Woods, Weeds and Wildflowers: Nature Poetry
This week, Ian McMillan and guests Alice Oswald and Fiona Sampson discuss eco-poetry and the poetry of nature, asking what it can do for us in difficult times.
Since her first collection, The Thing in the Gap-Stone Stile, won the Forward Prize for Best First Collection in 1996, Alice Oswald has been a major voice in UK poetry, with collections that frequently examine the natural world. In 2002 she won the T.S. Eliot Prize for 'Dart', a book-length poem telling the story of Devon's River Dart. Her latest collection, 'Nobody', is inspired by The Odyssey.
Fiona Sampson has just published a new of poetry 'Come Down', which is situated in two contrasting landscapes in Hertfordshire and Australia. Her previous work, 'Limestone Country (Little Toller), is also rooted in place, telling personal stories about four particular limestone landscapes: a farming hamlet in Perigord, France, the Karst region of Slovenia, Coleshill, a rural parish in Oxfordshire, and Jerusalem.
Presenter: Ian McMillan
Producer: Cecile Wright
Alice Oswald’s poetry explores the relationship between people and the landscapes in which they live. She is interested in the oral tradition and believes poems need the energy of the voice of more than one person, as she puts it “the shattering or the splash of a variety of voices”. Her latest work ‘Nobody’ is a book length poem based on Homer’s epic story The Odyssey. The poem she says is an enquiry into the edgeless-ness of the sea – what Homer describes as an unfenced place - and what happens if you remove the fences around language and create something experimental, and as hard to define and grasp as the sea.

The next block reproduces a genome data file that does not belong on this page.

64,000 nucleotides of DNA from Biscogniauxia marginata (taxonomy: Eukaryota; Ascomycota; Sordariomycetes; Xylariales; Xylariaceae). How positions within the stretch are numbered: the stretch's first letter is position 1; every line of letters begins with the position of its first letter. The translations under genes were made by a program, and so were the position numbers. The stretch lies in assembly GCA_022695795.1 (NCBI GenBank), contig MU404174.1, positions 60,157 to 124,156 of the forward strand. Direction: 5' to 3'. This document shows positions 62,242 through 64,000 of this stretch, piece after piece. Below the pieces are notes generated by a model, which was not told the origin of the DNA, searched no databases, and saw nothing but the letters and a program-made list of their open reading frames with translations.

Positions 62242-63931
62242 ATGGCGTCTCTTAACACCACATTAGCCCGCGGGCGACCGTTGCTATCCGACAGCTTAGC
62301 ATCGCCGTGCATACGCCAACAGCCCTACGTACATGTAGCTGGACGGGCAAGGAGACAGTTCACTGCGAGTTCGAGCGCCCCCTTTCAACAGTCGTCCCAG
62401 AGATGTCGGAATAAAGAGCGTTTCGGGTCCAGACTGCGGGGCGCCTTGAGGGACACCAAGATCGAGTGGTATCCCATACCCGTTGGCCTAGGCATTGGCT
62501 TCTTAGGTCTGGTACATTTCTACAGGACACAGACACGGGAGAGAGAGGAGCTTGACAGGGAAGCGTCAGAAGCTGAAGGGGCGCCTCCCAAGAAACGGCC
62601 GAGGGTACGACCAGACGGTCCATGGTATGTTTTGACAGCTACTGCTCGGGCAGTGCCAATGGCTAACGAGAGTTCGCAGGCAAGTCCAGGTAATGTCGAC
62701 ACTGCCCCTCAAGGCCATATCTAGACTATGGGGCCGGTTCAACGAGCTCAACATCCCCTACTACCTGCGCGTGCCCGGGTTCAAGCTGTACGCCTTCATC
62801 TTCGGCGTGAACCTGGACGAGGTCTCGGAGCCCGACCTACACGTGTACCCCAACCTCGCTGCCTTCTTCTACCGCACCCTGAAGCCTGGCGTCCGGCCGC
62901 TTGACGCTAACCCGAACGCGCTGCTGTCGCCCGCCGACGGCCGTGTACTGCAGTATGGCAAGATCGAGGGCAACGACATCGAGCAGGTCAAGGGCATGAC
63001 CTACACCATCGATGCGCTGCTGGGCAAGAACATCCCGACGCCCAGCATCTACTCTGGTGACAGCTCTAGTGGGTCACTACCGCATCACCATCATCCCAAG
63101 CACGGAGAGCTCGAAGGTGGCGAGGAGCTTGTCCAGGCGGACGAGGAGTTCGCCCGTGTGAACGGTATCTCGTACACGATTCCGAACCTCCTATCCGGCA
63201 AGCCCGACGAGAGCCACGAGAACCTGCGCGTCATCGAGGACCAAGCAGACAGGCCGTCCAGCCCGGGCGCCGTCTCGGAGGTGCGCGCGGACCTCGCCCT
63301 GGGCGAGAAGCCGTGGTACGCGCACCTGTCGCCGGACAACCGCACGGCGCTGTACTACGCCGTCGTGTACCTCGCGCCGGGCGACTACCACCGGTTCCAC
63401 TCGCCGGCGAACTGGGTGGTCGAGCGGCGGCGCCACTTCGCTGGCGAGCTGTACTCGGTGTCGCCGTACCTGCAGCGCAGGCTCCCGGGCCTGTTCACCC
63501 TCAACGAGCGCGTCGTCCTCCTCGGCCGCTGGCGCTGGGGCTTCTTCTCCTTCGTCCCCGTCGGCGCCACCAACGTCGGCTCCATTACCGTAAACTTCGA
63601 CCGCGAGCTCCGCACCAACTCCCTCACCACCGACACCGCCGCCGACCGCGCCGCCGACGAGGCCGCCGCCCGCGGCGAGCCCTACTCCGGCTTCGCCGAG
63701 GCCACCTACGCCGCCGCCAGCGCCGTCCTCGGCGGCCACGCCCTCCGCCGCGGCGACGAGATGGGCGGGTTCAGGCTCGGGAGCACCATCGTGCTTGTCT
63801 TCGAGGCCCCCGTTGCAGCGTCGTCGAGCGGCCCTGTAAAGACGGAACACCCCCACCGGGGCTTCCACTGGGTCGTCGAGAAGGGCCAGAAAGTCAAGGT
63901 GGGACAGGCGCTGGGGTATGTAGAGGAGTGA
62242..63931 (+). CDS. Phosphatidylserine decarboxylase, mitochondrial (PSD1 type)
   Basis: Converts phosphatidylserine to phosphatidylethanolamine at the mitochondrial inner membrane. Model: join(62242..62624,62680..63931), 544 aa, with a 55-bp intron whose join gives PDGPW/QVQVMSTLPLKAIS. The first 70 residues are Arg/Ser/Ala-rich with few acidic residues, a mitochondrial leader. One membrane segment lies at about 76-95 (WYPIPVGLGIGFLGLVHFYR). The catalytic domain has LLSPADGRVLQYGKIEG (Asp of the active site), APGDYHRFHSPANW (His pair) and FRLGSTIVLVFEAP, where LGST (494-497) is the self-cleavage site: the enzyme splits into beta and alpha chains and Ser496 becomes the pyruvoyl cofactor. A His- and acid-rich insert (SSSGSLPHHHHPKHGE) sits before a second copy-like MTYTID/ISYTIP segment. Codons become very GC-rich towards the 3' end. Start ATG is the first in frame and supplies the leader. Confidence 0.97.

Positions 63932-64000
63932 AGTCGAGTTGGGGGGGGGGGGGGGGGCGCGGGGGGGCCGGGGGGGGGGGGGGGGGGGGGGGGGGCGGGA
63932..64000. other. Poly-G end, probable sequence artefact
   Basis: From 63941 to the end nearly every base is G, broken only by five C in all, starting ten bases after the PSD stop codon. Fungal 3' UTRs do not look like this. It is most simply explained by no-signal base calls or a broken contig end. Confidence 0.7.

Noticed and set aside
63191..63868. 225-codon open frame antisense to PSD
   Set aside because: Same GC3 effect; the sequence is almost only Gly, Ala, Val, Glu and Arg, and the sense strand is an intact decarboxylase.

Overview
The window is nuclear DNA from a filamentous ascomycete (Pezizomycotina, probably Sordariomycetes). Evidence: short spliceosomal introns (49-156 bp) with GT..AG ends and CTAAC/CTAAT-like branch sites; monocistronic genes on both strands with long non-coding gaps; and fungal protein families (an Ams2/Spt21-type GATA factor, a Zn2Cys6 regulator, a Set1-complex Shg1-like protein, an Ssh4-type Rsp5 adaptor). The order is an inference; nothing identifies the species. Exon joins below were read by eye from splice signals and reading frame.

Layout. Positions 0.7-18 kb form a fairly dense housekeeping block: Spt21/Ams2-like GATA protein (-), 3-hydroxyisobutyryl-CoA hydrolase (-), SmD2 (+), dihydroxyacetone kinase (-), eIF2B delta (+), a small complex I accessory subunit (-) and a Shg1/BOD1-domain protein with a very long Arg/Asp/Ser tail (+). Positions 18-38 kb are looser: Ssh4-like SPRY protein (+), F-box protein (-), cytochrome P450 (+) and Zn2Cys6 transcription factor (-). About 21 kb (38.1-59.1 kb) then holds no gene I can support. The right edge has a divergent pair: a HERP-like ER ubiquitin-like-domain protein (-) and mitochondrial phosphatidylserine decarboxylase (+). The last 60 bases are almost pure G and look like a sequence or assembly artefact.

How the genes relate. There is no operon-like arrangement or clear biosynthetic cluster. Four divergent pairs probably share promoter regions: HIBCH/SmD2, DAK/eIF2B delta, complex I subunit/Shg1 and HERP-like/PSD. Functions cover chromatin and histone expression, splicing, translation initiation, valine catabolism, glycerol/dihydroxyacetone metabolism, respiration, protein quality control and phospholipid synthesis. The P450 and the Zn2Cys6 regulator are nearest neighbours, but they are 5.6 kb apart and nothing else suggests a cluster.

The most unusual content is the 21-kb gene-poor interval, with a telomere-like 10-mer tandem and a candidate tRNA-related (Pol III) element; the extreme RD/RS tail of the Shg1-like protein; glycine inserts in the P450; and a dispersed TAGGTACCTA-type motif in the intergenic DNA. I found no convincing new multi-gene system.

While Alice Oswald might be described as a poet of water Fiona Sampson could be said to be a poet of air. She is, she says, interested in breath, because without breath there is no language and without language no thought and certainly no poetic line. Most of the poems in her new book Come Down are one sentence poems, what she calls ‘one breath poems’ in which everything is connected to everything else in the poem, and they employ secret technique that the reader has to seek out for themselves.
- Fri 29 May 2020 22:00